It’s not just that I might not want to engage with you because you call me a racist on dubious grounds or that you don’t want to engage with me because you think that I am a racist, it’s that someone who shares my opinions thinks ‘blimey… Better keep my mouth shut lest I be called a racist’ and that I see that person months later talking to you and knowing that they watched you roll over me and not only said nothing but continued to be your friend.

    I don’t think intellectual burnout has much to do with it… This is affective burn-out and the realisation that genre culture is not a place where you can express your opinions in public and it is not a place where your emotional investments in other people are likely to prove wise.

    I maintain my Future Interrupted column because I enjoy writing it and the editor seems happy with what I produce but I won’t write genre criticism again or produce any more fan-writing about the stuff that interests the community. It is not worth the hassle and the unpleasantness.

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  29. July 22, 2015 7:51 am

    Ahhhh! Well I only have tangential knowledge of the genre spheres, but even I can see the rot taking hold. It is a rather pointed turn-off, to be honest. While I like genre, I have zero interest in engaging such a poisoned community. Perhaps people ought to consider how barriers are being thrown up against people like me. And enact some changes. Alas, that will never happen.

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  30. July 22, 2015 7:55 am

    Yeah… There was a website serving as a clearing house for all of the careerist posturing and narcissistic grandstanding as and I once got linked within a post the bloke happened to quote… I got like 40 or 50 visitors from that passing mention. Now why would anyone want to stop playing to the gallery when there’s that much traffic to be had? I agree with you, the whole thing made me completely sick.

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  31. July 22, 2015 8:41 am

    Seems a very tiny pond, to be tainting with so much piss and vinegar.

    Going back to your original post, I’ll admit in my darkest hours that society seems to have outgrown the very existence of criticism of any meaningful sort. Not that it has been more than a niche interest for decades! Yet stepping back to observe from afar, I’d say there are alarming trends in effect which have reduced criticism to a mere footnote within modern culture.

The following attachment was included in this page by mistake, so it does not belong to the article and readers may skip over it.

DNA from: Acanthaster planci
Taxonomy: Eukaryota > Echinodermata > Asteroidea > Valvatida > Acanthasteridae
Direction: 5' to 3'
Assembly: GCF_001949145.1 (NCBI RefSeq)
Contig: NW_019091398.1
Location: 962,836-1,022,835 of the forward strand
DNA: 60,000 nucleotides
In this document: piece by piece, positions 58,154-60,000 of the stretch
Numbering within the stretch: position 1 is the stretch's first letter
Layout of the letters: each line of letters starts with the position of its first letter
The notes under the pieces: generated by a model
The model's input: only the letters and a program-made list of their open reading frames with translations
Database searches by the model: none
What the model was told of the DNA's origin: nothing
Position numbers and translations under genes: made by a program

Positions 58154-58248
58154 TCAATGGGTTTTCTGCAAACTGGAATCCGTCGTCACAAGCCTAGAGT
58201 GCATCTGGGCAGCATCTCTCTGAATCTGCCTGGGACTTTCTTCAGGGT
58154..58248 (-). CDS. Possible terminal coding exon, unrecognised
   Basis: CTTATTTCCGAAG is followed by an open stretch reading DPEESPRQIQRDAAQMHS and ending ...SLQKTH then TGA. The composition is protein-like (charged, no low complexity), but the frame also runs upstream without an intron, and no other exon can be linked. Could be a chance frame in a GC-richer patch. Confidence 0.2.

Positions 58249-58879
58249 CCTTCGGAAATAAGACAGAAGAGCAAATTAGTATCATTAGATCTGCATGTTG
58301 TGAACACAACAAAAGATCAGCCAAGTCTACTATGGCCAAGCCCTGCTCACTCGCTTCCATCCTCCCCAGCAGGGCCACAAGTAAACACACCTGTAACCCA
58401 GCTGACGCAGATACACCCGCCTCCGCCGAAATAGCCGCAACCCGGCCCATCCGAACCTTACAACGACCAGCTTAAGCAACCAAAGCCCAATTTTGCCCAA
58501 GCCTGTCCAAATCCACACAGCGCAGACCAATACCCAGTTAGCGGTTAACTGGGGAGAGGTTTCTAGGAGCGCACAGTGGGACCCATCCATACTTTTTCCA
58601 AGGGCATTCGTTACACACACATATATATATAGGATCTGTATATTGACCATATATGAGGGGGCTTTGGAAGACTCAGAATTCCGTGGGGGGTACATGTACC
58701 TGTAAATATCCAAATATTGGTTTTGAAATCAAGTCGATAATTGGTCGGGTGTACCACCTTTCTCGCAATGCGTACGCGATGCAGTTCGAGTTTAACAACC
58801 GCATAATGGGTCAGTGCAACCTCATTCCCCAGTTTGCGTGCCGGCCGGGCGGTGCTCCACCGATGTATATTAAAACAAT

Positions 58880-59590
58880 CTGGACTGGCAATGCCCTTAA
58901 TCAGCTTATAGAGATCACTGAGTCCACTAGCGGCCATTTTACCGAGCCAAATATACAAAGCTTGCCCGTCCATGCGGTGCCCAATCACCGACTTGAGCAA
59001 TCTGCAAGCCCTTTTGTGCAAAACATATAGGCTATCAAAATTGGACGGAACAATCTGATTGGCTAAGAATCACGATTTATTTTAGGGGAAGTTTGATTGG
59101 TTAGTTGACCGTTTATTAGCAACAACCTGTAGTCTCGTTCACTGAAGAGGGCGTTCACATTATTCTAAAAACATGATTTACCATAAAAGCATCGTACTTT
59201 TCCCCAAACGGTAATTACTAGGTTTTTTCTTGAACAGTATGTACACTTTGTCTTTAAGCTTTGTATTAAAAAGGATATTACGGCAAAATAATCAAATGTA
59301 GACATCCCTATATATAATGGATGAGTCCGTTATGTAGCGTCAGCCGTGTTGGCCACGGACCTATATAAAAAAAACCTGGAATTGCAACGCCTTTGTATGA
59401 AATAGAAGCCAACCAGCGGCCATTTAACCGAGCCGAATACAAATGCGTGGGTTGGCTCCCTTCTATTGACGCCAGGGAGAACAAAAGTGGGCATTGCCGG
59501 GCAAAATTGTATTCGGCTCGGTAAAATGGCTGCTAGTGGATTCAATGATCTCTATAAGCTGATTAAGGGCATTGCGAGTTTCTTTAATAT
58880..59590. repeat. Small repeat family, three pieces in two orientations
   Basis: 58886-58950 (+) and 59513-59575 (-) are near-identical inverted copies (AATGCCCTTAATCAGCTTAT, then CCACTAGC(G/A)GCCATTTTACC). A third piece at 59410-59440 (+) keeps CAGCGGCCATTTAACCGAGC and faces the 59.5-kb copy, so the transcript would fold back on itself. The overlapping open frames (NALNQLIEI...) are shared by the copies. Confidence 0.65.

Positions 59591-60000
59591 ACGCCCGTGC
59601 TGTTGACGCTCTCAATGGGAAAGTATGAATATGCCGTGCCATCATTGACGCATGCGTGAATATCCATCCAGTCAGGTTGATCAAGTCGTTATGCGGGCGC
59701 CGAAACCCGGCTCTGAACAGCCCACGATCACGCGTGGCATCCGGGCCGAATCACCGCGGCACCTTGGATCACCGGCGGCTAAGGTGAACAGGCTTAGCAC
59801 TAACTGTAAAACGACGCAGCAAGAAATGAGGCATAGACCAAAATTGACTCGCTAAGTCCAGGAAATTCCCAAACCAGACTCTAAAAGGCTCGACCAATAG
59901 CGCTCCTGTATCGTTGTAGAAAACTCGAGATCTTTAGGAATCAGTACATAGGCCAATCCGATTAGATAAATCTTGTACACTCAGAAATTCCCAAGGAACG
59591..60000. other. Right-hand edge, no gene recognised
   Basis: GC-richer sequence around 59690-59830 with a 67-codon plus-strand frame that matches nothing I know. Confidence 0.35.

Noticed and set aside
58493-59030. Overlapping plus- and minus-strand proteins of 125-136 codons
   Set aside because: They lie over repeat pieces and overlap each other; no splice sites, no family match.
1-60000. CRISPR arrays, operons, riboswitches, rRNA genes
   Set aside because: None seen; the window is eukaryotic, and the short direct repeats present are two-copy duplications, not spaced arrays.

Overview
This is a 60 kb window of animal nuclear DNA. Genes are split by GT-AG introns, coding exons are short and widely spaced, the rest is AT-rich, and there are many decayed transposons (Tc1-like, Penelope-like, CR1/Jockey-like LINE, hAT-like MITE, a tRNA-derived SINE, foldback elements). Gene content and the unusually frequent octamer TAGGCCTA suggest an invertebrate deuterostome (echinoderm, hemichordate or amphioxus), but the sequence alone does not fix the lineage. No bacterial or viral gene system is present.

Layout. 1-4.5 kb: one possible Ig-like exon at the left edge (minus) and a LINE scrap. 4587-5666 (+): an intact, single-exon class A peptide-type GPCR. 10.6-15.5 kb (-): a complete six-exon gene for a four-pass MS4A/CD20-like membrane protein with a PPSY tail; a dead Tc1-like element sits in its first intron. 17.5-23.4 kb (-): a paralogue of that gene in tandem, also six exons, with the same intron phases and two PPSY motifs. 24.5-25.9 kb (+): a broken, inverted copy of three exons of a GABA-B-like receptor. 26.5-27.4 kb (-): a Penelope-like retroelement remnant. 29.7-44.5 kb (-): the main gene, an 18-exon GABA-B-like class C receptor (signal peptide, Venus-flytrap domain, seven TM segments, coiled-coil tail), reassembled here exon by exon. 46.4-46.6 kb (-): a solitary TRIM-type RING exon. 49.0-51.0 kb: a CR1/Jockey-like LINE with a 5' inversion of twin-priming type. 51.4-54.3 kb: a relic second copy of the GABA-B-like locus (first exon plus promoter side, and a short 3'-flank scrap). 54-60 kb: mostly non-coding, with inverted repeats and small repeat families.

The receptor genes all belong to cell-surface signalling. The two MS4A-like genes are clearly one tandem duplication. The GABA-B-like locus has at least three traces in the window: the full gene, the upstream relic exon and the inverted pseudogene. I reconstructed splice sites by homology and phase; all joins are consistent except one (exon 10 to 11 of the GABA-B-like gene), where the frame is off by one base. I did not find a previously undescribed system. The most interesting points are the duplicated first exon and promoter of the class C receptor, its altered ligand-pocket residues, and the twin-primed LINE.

There’s something to be said for the waning attention of consumers, even including the penchant for terming them consumers! Music, film, books, art…in every field, the new holds the spotlight, with little regard for what came before. And while there will always be ‘geeks’ who will discuss the influence of, say, Townes Van Zandt on the Avett Brothers, most people are content with ignorance.

    But in the current cultural climate, we have content aggregators and people slapping together lists and calling themselves curators. We have so-called book bloggers who paste press releases and post book covers and call it meaningful. We have Tumblr memes and more cats than ANY sane person can handle.

    And very little is meaningful.

    Culture has turned cheap. But still, I do love it as much as the next person. I just aim for a bit deeper engagement with the culture I love.

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  32. July 23, 2015 8:54 pm

    Thanks for mentioning my blog and interview series, Jonathan; I am very pleased. I only just noticed your post because I have had only limitied access to the internet while moving house – moving countries, actually!

    Once I have sorted out my new life, I will be posting some thoughts and analysis of the interview series, to try and assess what all that raw material has to tell us. You have already done that very well in this article, but 102 interviews with genre people must have even more to say…

    Like

  33. July 23, 2015 8:56 pm

    It’s a fantastic resource SC :-) Thanks for maintaining it.

    Liked by 1 person

  34. July 23, 2015 9:07 pm

    Reblogged this on SCy-Fy: the blog of S. C. Flynn and commented:
    Critic Jonathan McCalmont refers to my series of interviews with genre people in this piece that takes a serious look at reviewing and social media.